Difference of Democrat.
There were only two other' speeches,
Mr. Newlanda, a democrat from Nevada,
took the position that the concession should
not be made to Cuba, unless It were in
vlted at the same time to become a part
of the United States. Mr. McClellan, a New
York democrat, who was the last speaker,
favored a 60 per cent reduction for the
benefit of Cuba, but gave notice' that tt
tha rata of reduction waa not Increased. he
would vote for the bill. Ho contended
that reciprocity was In line with time
honored doctrine, and that while repub
lican might fear It, democrats should not.
Mr. Payne was very Insistent . on hi
contention that the Cuban planters would
reap the advantage ot the to pel: cant re
duction ot th duty, and that tha Sugar
trust would get ndthlng. . "
Mr. Payne then turned hi attention to
the benefit which - would accrue to) the
United Btate. Ho said It bad been pre
dicted that in a few years w would have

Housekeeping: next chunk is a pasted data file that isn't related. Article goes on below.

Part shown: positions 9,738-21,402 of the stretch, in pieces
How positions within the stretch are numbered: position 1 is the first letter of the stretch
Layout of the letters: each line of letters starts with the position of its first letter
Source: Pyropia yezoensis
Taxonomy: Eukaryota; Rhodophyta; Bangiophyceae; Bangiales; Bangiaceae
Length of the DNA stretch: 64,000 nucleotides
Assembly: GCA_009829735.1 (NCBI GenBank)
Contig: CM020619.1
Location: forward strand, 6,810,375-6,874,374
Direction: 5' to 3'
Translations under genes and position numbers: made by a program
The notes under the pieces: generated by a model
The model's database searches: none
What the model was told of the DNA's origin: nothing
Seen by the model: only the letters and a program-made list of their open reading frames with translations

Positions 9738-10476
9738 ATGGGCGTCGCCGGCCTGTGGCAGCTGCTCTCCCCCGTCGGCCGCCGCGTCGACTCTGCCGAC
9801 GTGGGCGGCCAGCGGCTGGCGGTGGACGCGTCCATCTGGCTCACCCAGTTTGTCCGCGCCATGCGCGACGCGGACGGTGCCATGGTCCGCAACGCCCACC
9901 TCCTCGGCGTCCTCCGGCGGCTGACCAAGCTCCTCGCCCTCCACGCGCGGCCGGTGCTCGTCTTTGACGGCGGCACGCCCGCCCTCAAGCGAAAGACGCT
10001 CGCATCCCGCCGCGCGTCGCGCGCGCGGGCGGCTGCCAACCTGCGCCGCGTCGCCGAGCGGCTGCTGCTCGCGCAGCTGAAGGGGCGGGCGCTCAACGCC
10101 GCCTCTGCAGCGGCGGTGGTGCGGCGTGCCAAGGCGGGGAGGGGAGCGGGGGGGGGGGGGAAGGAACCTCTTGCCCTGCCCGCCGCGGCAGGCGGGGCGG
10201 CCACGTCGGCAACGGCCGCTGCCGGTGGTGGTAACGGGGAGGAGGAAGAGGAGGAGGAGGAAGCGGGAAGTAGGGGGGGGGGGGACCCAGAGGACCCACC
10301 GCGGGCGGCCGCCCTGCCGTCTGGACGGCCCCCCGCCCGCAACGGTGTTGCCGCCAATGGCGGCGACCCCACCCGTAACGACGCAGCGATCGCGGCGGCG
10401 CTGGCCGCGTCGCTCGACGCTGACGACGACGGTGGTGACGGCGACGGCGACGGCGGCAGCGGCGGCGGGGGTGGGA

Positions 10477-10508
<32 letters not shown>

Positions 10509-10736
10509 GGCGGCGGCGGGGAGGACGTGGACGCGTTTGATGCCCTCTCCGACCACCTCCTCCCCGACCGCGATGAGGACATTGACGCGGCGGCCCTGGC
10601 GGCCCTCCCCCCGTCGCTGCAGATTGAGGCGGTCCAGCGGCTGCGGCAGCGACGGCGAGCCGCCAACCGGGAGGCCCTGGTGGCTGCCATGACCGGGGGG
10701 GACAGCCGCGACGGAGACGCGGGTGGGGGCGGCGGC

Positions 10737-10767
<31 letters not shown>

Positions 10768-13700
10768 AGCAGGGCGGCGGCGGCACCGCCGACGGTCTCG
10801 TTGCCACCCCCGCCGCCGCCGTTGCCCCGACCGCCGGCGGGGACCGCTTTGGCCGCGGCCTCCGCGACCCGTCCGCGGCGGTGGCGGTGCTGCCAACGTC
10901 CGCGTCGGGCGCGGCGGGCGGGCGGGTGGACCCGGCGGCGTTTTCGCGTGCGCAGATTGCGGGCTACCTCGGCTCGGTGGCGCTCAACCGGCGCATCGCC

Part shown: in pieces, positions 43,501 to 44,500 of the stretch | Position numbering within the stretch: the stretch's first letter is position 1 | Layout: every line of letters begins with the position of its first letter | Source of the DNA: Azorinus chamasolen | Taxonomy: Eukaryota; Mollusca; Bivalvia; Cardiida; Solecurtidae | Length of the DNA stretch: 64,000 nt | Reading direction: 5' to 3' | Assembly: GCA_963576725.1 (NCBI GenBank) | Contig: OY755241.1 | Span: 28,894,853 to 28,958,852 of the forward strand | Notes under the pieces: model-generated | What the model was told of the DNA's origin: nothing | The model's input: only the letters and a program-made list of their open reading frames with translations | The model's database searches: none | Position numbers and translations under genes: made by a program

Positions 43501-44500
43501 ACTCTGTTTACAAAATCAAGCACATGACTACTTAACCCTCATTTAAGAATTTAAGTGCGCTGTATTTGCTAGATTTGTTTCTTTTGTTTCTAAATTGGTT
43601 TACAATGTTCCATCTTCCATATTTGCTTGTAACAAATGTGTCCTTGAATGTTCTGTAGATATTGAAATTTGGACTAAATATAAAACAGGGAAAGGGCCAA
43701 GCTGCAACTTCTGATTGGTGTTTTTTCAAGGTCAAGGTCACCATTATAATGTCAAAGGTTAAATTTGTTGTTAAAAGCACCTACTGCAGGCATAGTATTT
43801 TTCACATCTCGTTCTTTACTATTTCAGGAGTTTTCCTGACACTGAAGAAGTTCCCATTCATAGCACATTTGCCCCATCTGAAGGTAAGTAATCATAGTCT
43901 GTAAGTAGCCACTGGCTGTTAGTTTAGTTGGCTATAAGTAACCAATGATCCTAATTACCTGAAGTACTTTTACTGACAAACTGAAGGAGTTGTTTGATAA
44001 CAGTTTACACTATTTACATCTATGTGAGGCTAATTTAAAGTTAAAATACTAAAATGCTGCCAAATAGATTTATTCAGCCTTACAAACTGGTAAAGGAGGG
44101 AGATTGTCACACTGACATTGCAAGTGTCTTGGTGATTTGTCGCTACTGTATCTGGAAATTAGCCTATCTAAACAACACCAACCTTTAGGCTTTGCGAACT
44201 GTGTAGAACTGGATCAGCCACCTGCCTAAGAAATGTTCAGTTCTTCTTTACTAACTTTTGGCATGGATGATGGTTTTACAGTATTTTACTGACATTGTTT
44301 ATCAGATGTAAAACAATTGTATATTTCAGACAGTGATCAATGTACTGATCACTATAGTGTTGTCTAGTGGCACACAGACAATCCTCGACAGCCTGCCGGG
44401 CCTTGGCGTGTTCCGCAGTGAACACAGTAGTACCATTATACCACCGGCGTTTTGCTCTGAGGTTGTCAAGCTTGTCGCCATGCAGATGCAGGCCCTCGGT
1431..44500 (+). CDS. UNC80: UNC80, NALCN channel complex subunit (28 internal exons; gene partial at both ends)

the bulk of the Cubsn trade, and that our
exports to that country would reach 1200,.
000,000. Ha also dwelt u&on the other ad
vantage the exclusion of cheap labor from
Cuba by tha enactment of our Immigration
and labor lawa would bring.
"Do you propose to treat Cuba as If It
were a part ot th United States 7" asked
Mr. Lloyd of Missouri.
Looks Out (or tho Fntnre. ,
"Quba Is not now a part of tho United
Staus," replied Mr, ' Payne. "I do not
want It to be, but I believe It will be, and
so believing, I am In favor of preparing It
aa beat we can for the day of Its incor
poration within our limits."
W. A. Bmlth ot Mlchlgaa created some
amusement by springing on Mr-. Payne an
extract from a speech mad by Mr. Payne
during th consideration of,. tha. Dlngley
bill, when Mr. Payne said that If th beet
sugnr Industry war . established in this
country th tariff would aot be disturbed
for twenty-five year.
"W took you at your word." said Mr.
Smith, "and w invested $10,000,000 Is
Michigan In tha Industry."
Mr. Newlanda of 'evada delivered th
opening argument against tho bill. H
took the ground that there should be no
concession to Cuba unleas It was accom
panied by a cordial InvltaUoa to beoome a
nart of tha United Btate. Th conces
slon to Cuba, h said, would not 'cheapen